Supreme Court will hear Wisconsin family's property rights case

The Murr family has a lovely little spot for a picnic along the banks of the St. Croix River.

And they better enjoy picnics, because Wisconsin says they’re not allowed to do much else with the land. They can’t sell it, or build something on it, or basically do anything except stand on it and admire the river as it flows lazily past.

That’s because St. Croix County and the state Department of Natural Resources have decided the Murrs’ 1.25-acre parcel does not comply with regulations requiring a buffer between waterways and buildings.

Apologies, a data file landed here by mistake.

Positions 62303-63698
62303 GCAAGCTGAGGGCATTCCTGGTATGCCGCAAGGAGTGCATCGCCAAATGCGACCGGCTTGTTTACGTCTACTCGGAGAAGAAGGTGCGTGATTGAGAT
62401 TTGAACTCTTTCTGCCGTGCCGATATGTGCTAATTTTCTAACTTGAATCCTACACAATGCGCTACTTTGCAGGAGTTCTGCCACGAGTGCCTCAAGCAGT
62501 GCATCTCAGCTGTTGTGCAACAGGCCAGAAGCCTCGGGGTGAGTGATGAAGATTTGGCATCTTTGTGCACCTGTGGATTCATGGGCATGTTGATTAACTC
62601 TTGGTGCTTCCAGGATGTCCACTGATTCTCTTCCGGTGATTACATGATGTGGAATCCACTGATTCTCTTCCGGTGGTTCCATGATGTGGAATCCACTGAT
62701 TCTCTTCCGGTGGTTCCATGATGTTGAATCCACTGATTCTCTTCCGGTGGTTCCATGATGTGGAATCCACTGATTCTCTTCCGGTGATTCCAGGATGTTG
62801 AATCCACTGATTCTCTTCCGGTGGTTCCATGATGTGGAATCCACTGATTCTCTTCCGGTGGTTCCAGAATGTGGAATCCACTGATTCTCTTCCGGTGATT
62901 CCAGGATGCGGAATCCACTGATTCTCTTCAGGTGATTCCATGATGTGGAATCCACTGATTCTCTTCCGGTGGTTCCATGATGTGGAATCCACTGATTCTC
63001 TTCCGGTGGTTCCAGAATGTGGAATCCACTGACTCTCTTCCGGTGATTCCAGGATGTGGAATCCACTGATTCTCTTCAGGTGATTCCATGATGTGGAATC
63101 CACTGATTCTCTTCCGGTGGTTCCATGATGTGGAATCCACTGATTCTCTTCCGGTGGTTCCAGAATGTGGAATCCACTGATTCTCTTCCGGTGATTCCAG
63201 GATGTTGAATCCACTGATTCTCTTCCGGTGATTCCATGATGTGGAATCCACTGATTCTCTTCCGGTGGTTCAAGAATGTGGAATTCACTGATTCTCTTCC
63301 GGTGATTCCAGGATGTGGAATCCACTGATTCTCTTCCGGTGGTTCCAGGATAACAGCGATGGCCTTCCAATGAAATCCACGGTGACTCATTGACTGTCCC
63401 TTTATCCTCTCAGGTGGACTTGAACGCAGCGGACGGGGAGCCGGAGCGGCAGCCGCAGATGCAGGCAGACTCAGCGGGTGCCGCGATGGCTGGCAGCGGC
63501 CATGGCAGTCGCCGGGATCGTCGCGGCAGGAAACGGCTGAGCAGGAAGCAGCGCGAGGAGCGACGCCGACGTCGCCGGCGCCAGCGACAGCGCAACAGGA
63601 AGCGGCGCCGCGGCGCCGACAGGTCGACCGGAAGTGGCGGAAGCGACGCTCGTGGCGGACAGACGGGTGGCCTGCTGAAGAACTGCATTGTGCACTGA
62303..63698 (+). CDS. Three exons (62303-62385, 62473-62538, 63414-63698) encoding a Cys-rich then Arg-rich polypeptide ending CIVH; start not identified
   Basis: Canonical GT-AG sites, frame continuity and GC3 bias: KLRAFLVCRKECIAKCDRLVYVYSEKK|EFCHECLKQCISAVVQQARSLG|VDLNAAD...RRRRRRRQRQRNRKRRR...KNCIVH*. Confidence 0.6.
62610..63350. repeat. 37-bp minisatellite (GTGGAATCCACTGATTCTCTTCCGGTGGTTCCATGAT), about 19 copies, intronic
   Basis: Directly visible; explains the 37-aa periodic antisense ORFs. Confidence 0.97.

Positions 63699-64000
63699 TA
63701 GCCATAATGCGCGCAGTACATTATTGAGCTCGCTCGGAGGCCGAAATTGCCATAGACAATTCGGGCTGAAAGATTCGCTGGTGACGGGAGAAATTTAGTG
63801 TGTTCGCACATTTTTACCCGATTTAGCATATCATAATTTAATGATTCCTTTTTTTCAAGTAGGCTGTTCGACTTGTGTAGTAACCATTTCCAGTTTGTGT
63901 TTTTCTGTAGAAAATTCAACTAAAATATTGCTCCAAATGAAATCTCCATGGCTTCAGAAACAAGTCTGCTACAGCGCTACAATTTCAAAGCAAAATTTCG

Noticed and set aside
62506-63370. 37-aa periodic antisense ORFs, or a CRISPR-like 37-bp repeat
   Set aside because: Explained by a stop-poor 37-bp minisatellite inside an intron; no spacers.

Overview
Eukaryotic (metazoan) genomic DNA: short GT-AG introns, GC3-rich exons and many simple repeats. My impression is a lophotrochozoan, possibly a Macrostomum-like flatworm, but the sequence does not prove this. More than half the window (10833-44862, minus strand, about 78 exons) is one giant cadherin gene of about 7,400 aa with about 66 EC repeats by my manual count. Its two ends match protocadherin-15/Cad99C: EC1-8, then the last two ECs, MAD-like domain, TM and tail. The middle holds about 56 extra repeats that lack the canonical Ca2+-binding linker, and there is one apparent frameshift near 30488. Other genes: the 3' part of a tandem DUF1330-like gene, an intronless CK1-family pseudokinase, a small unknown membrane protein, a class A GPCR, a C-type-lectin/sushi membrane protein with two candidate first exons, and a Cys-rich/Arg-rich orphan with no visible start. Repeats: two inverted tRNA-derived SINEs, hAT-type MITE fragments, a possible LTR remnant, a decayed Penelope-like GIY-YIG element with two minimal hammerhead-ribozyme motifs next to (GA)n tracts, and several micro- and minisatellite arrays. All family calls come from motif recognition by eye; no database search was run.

The Murrs also own a cabin that sits on a separate, adjoining 1.25-acre parcel. Even though the two pieces of land are separate, the county says they can be regulated as a single plot — and that means the Murrs are unable to sell the second, vacant, parcel.

Since regulations block them from using the land for any commercial reason, the Murrs asked the county to compensate them for the value of the land — which they estimate at $400,000. They got an offer of $40,000.

“If you want to regulate this lot to death, I suppose you can do that. But if you do that, then you owe us just compensation for it,” said Todd Graziano, executive director of the Pacific Legal Foundation’s Washington, D.C., office.

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